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Seny Park is a “green liaison” allowing species to travel without interruption along the Woluwe. It is also an important feature of the Brussels “blue network”.
Opened in 1963, the park took the family name of one of its last private owners. It has a quadrilateral shape, crossed from one end to the other by the openly flowing Woluwe.
The regular contours and the paths winding around geometric flowerbeds testify to a more rigid aesthetic than that of the country parks. Those with impaired vision are especially welcome; plants are classified by scent, leading to a trail lined with specially adapted signs and infrastructures (paving stones of different textures, safety rail, etc.). Along the Woluwe, a “green corridor” has been re-established. Fourteen species of bats find shelter there; an abundant insect fauna is developing, and roaches, perches and sticklebacks populate the river. Some of the conifers and hardwoods appear in the inventory of remarkable trees in the Brussels-Capital Region.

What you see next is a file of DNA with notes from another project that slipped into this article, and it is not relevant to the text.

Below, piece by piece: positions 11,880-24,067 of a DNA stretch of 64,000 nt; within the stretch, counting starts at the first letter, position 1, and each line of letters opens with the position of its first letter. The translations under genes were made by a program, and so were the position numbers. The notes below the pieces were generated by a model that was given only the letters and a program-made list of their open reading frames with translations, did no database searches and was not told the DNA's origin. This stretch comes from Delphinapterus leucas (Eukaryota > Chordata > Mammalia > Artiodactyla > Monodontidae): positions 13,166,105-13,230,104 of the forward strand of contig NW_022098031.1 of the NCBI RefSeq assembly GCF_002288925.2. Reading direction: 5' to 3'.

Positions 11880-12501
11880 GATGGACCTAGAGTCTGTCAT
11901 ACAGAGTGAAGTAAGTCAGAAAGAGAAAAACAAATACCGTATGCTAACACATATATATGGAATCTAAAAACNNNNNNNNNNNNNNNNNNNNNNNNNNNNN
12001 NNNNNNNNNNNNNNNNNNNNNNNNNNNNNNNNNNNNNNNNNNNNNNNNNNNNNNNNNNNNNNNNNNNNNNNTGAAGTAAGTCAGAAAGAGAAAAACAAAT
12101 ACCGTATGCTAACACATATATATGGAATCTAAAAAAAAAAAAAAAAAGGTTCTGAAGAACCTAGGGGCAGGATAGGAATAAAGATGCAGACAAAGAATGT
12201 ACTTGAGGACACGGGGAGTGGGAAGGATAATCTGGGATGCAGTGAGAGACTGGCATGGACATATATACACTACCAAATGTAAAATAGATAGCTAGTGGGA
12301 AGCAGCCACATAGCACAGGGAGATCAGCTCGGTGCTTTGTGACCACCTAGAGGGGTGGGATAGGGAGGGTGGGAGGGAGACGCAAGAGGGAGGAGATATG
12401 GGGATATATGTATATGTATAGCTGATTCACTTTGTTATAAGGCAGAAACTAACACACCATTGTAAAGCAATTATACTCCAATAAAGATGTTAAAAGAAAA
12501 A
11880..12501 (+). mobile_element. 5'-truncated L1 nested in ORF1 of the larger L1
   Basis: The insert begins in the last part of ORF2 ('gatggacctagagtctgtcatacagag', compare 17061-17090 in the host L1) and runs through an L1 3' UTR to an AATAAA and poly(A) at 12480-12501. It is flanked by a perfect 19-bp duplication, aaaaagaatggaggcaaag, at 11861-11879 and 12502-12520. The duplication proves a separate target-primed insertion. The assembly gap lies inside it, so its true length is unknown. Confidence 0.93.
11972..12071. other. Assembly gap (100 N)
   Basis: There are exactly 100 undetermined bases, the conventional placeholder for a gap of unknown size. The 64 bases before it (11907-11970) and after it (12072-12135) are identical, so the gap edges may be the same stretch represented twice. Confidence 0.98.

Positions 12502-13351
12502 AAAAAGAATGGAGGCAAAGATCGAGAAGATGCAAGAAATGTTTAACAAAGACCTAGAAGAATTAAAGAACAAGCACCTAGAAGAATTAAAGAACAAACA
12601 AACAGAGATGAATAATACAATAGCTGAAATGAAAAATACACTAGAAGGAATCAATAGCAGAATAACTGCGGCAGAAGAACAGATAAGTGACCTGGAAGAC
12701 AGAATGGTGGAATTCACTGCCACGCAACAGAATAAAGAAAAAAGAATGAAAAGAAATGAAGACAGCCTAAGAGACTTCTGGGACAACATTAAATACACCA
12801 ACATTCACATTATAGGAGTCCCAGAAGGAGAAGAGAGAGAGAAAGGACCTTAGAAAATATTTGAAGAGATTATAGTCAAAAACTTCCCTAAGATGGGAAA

Management of the park by Brussels Environment is both horticultural (rare species) and ecological (differentiated management).